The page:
Above grade waterproofing is the prevention of water intrusion into exposed elements of a structure or its components. Above-grade materials are exposed to detrimental weathering effects such as rain, wind, and ultraviolet light
Whether a building is near the sea exposed to driving sea spray, or in an area that only gets occasional rain, every building can benefit from above-grade waterproofing. In fact, every building must have above grade waterproofing if it is to last more than a few short years. Above grade waterproofing is essential.
A building envelope is the physical separator between the inside and outside environment of a building including resistance to air, water, heat, light, and noise transfer.
Caulking is a material used to seal joints or seams against leakage in various structures and piping.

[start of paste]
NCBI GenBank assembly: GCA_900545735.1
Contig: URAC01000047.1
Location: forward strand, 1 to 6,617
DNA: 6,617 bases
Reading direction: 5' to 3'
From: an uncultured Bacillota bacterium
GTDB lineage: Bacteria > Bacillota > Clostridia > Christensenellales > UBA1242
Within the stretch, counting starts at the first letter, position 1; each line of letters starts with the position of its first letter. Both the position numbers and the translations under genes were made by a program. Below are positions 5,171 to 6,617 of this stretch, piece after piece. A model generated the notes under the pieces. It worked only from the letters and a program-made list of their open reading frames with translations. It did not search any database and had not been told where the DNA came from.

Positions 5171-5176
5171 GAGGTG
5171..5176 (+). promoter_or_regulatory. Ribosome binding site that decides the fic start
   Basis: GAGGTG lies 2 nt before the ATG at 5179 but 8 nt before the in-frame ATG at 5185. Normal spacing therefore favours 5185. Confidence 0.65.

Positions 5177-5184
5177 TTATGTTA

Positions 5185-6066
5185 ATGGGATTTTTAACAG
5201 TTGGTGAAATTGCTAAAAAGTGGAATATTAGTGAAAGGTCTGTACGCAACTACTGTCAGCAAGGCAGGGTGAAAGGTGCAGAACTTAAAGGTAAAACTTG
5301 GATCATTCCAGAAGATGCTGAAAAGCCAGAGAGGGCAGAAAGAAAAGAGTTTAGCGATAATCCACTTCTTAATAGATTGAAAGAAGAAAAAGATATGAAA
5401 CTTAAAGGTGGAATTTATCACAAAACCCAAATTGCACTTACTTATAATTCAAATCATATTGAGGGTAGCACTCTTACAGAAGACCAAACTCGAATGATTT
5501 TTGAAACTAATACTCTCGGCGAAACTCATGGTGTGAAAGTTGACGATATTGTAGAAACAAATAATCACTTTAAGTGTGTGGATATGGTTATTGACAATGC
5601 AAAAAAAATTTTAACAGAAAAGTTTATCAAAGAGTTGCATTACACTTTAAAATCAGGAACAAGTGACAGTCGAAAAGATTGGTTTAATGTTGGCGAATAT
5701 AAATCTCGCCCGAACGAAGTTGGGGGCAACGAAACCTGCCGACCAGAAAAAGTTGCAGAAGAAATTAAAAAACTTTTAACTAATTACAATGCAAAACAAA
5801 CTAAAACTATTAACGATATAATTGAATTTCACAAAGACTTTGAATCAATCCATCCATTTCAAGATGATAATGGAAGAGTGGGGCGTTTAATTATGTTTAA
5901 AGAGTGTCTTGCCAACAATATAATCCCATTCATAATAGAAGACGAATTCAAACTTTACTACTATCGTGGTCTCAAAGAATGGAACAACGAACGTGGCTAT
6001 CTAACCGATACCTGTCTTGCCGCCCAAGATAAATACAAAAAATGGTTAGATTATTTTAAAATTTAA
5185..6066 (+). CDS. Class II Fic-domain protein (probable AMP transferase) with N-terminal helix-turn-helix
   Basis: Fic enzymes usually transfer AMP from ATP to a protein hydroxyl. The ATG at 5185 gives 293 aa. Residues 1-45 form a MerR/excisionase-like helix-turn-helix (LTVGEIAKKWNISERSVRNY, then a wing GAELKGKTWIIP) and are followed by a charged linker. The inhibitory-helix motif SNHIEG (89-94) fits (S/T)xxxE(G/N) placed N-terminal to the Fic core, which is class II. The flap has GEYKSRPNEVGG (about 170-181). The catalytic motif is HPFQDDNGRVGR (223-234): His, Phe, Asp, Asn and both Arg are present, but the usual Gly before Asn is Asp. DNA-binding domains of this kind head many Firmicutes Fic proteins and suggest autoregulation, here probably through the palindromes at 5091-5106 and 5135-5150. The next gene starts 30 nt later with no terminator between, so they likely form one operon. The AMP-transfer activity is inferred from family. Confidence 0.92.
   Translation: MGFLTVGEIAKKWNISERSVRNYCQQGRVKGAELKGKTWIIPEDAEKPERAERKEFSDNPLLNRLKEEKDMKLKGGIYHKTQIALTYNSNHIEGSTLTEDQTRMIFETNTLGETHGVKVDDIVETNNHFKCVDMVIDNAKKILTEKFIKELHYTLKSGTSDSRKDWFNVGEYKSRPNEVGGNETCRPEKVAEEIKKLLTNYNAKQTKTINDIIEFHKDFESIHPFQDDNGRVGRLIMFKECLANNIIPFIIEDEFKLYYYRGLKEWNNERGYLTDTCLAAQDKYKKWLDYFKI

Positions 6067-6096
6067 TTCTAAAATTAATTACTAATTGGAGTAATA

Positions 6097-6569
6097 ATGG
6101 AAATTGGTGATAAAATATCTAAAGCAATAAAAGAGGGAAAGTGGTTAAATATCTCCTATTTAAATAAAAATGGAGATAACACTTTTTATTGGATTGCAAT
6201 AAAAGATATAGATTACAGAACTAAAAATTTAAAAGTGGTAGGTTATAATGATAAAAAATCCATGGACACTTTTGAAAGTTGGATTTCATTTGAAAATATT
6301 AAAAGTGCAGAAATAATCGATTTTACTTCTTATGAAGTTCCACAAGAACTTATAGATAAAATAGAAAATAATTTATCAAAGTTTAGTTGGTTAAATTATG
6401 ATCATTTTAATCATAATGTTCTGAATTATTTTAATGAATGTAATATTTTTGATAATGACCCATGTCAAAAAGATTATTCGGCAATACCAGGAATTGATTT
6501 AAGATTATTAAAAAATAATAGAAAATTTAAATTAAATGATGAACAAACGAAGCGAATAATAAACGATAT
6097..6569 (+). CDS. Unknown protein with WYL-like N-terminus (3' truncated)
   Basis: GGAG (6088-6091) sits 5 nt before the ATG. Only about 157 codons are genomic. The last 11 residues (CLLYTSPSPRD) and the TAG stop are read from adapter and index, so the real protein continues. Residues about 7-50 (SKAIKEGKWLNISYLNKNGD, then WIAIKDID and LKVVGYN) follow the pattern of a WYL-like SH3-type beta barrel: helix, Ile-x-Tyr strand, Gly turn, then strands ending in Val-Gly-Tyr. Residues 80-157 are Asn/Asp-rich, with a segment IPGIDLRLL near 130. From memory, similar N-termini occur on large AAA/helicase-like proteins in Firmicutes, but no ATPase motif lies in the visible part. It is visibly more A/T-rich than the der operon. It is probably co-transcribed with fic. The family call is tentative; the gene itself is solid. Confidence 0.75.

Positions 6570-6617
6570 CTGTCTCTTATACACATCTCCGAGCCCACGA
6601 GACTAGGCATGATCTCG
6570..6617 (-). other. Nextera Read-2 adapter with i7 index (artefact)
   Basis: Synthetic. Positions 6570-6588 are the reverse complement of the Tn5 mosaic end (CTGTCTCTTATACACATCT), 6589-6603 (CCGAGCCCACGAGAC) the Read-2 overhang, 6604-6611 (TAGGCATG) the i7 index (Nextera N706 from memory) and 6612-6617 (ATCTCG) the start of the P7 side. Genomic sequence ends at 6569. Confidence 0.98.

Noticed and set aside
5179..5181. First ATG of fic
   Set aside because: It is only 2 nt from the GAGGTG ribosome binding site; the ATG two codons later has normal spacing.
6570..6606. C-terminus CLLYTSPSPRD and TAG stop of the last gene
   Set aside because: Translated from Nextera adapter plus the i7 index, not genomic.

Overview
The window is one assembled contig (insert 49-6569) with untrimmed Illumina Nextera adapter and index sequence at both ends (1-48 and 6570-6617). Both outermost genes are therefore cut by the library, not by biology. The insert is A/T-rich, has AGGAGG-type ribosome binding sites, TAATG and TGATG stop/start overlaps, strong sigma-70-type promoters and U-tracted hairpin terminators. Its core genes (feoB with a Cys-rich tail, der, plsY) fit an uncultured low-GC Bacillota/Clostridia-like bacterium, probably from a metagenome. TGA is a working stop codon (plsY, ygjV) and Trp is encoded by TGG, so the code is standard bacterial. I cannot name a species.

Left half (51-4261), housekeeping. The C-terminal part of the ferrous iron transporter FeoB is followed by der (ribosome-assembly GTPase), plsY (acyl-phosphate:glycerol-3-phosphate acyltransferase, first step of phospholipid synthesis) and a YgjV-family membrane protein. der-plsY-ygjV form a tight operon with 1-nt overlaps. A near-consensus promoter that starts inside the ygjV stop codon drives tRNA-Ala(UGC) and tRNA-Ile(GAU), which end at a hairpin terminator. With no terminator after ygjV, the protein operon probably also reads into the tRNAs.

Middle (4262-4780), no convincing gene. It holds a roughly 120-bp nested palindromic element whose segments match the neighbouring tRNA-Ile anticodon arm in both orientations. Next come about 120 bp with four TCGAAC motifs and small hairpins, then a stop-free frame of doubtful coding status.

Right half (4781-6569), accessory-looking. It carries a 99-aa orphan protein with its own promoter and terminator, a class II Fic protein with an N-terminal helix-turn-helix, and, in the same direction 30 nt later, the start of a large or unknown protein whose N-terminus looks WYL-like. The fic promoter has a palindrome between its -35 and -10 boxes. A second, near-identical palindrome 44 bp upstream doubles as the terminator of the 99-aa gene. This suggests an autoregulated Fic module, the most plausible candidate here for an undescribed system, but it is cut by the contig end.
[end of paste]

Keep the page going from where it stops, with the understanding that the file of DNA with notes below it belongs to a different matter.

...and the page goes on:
Flashing refers to thin pieces of impervious material installed to prevent the passage of water into a structure from a joint or as part of a weather resistant barrier system. Flashing is intended to decrease water penetration at objects such as chimneys, vent pipes, walls, windows and door openings to make buildings more durable and to reduce indoor mold problems.
A waterproofing coating is a covering that is applied to the surface of a vertical or horizontal object, usually referred to as the substrate, to prevent the penetration of water. The coating may be decorative, functional, or both.
Materials and features of Above-grade waterproofing must be:
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